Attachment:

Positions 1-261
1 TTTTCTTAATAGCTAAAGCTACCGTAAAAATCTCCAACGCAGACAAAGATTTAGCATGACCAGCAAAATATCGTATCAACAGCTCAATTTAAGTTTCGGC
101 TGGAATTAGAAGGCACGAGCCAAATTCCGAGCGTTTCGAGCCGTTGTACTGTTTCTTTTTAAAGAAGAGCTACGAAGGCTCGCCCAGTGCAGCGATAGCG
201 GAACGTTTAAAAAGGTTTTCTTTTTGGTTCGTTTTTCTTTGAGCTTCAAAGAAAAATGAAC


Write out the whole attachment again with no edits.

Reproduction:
Positions 1-261
1 TTTTCTTAATAGCTAAAGCTACCGTAAAAATCTCCAACGCAGACAAAGATTTAGCATGACCAGCAAAATATCGTATCAACAGCTCAATTTAAGTTTCGGC
101 TGGAATTAGAAGGCACGAGCCAAATTCCGAGCGTTTCGAGCCGTTGTACTGTTTCTTTTTAAAGAAGAGCTACGAAGGCTCGCCCAGTGCAGCGATAGCG
201 GAACGTTTAAAAAGGTTTTCTTTTTGGTTCGTTTTTCTTTGAGCTTCAAAGAAAAATGAAC